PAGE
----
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Treatment Approaches in Relapsed Multiple Myeloma

Panelists: A. Keith Stewart, MB, ChB, Mayo Clinic; Sagar Lonial, MD, FACP, Emory University School of Medicine; Thomas Martin, MD, UCSF Helen Diller Family; Edward A. Stadtmauer, MD, University of Pennsylvania; Ajai Chari, MD, Mount Sinai Hospital; Amrita Krishnan, MD, FACP, City of Hope Cancer Center
Published: Friday, Aug 10, 2018



Transcript: 

A. Keith Stewart, MB, ChB: So, let’s talk about relapsed myeloma. In the old days, we used to wait until people were exhibiting symptoms before we treated them. I sense there has been a move to intervene more quickly because we have new drugs to use. You’re nodding, Ed, you agree with that? Your numbers are going up, do you wait or do you just get in there and start?

Edward A. Stadtmauer, MD: Well, I think that’s the key to the whole discussion, that in the old days we didn’t have as good tests.

A. Keith Stewart, MB, ChB: By the way, we were all part of the old days.

Edward A. Stadtmauer, MD: We didn’t have great tests to monitor patients and so we had to wait for them to have a broken bone or bad anemia. Now with the light chain analyses, with our serum protein electrophoresis sensitivities, and our close monitoring of patients, we will detect most of the patients before some catastrophic event that their disease is progressing. My first intervention tends to be to watch them more closely rather than to initiate any therapy, if it’s just a number that’s going up.

And then we start typing to get the tempo. But a lot of it depends on how sick the patient was when they were initially presenting. Because if their disease was really nasty, I don’t want to watch someone going through renal failure. I don’t want to watch someone have worsening neuropathy. And so, it’s a very patient-specific sort of approach.

Sagar Lonial, MD, FACP: My caveat to that would be that if we know that they had a high-risk disease at the beginning, I’m less comfortable watching those patients.

Edward A. Stadtmauer, MD: Correct.

Sagar Lonial, MD, FACP: And I’m doing more PET scans at the time of biochemical relapse, because that’s where you find out stuff that you didn’t anticipate.

A. Keith Stewart, MB, ChB: I must say I’ve been disinclined to watch and wait any more. I’ve almost had the sense that if you use CyBorD and a transplant and 18 months of lenalidomide maintenance, you were undertreated and we should start again from scratch and try and get you back into MRD negativity. But maybe that’s just me, I don’t know.

So, let’s assume we’ve done what we said we would do in the last session. You’ve had RVd, you’ve had transplants and consolidation, lenalidomide maintenance, and you’re not progressing. I’d kind of like to hear from the group, understanding there’s no one-size-fits-all regimen, what kind of regimens are you using at first relapse? Maybe we’ll go this way. Tom, you can tell us.

Thomas Martin, MD: So, I think in 3 of the studies in the 1 to 3 prior lines of therapy, the daratumumab/bortezomib index—so DVd versus daratumumab/lenalidomide/dexamethasone, or DRd—and in your study, the carfilzomib/lenalidomide/dexamethasone, or KRd, both have shown, or all 3 of them have shown, significant advantage to starting one of those 3 regimens in people who have first relapse.

So, like you were just saying, I try to be pretty aggressive in the first relapse, especially in the young patients, especially in patients who can tolerate really aggressive therapy from the start. I will usually give them KRd, DRd, or DVd at the time of first progression. If they’re truly lenalidomide-refractory, then probably I’m going to do DVd as the regimen.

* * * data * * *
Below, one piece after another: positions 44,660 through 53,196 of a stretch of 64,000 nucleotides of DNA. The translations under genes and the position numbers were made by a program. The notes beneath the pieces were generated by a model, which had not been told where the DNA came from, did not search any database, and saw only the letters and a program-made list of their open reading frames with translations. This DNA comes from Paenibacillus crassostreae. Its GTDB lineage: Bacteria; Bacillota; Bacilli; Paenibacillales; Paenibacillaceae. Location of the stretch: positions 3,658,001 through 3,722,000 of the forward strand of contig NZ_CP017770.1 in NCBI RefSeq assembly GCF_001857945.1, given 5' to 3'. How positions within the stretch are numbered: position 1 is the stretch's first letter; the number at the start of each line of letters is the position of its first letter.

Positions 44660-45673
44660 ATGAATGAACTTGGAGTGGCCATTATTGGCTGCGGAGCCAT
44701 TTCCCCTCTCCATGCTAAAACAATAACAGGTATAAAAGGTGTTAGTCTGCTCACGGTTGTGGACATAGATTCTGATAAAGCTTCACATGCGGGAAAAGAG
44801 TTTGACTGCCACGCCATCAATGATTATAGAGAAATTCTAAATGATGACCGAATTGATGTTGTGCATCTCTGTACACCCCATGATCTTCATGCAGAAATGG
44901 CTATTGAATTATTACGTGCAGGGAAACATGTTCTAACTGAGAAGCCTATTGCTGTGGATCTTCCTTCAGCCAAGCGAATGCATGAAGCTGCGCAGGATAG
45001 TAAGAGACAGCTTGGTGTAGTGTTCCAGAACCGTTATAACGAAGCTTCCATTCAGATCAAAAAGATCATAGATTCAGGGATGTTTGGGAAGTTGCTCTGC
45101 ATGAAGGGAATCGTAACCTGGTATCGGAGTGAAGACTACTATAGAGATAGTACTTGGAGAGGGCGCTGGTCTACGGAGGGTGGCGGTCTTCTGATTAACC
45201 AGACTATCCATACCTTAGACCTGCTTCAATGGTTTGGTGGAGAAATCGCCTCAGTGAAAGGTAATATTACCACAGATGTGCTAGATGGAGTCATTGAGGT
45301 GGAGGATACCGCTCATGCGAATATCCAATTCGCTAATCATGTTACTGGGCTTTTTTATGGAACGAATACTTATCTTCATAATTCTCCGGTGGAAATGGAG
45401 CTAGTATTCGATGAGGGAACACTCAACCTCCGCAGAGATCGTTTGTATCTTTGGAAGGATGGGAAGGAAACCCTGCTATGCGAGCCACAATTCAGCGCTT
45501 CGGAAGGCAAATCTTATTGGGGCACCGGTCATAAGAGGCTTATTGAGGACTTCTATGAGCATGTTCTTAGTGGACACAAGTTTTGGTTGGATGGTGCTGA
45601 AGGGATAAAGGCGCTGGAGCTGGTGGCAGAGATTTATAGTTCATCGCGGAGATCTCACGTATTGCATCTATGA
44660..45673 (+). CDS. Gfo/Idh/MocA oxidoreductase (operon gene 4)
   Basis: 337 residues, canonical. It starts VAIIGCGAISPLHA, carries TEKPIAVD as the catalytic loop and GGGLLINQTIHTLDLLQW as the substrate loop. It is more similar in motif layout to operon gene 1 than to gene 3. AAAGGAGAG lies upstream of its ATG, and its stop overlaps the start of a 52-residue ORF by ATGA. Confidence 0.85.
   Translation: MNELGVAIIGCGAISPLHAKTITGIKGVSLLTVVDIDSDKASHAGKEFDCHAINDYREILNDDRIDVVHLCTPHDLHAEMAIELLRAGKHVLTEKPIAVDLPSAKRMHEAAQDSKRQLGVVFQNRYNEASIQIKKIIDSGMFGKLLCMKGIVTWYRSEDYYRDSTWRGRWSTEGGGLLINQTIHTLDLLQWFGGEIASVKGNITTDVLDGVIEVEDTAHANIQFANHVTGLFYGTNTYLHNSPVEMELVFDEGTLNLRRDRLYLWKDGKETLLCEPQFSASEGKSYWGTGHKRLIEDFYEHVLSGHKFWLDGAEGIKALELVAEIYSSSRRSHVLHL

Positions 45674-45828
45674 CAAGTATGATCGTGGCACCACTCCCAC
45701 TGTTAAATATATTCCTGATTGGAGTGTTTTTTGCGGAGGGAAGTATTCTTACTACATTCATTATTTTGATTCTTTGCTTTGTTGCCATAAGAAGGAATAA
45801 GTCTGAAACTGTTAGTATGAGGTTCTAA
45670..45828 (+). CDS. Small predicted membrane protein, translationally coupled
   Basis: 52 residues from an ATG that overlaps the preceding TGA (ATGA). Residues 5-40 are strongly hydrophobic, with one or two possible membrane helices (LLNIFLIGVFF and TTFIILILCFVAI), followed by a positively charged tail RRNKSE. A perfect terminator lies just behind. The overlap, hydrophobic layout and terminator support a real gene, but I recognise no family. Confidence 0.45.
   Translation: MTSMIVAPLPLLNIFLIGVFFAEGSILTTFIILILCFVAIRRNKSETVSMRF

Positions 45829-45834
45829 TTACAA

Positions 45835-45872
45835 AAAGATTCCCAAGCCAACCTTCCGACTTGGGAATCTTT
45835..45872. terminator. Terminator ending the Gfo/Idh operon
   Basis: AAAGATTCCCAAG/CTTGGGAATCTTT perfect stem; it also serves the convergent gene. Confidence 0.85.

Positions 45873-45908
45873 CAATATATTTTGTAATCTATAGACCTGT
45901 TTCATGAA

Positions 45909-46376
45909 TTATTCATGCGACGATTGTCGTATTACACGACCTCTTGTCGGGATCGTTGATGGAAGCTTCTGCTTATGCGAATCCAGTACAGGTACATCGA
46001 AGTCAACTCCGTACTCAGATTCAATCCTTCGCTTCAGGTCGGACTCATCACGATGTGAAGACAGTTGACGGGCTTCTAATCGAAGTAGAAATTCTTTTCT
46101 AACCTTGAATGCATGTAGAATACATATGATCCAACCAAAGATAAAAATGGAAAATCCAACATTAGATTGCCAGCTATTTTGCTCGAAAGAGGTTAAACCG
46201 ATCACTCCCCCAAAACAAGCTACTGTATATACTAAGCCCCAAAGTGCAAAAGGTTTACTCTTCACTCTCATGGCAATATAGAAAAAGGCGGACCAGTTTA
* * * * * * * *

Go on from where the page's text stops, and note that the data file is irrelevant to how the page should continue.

A. Keith Stewart, MB, ChB: You wouldn’t switch to pomalidomide instead of lenalidomide?

Thomas Martin, MD: I think it depends. For some people, if their counts are not a problem, I will do DPd. Often, I’ll actually not do it as the second regimen. I’d save pomalidomide for the next regimen.

A. Keith Stewart, MB, ChB: Ajai, what do you think? Do you class switch or do you just give the next generation of the same drugs?

Ajai Chari, MD: If you’re going to practice some evidence-based medicine, if you include the 4 lenalidomide-based backbones and the 3 bortezomib backbones, you really have 7 studies to choose from. But the reality of how many of those patients are actually applicable is who’s sitting in front of you in clinic, which is who is progressing on lenalidomide maintenance. Because then you essentially exclude those 4 studies that require lenalidomide-naïve. And then you end up with the 3 Vd backbone regimens. But I think daratumumab has shown in this first relapse consistently to really have a better reduction in the risk of progression relative to the control arm. I would favor a daratumumab-based regimen, and then the partner drug depends on the patient. So, I would favor daratumumab with pomalidomide if they have no history of thrombotic events and good blood counts. If they’re t(4;14), maybe either DKd with carfilzomib or with bortezomib. Luckily, we have so many combinations’ abilities to pick from.

A. Keith Stewart, MB, ChB: Right. I suspect we’re going to hear the same from all of you. Is that pretty much consistent with your approach?

Amrita Krishnan, MD, FACP: Yes. I think Ajai presented some interesting data with the daratumumab/Kd in terms of using carfilzomib weekly and then splitting the dose of daratumumab. So, making it a little bit more user-friendly, because that used to be a little bit of a roadblock to putting patients on that choice.

A. Keith Stewart, MB, ChB: So, carfilzomib is a bit more attractive. I think we’re going to probably talk through that study in a minute.

Sagar Lonial, MD, FACP: I think what’s really interesting is that the efficacy of pomalidomide in t(4;14) as a partner and in 17p is probably undervalued. In 17p, it actually looks as good as any other drug that’s out there. So, daratumumab/pomalidomide/dexamethasone for that reason is our go-to in the first salvage. And I’ve been really struck by the t(4;14)s and how well they’ve responded after having short responses to either K or B.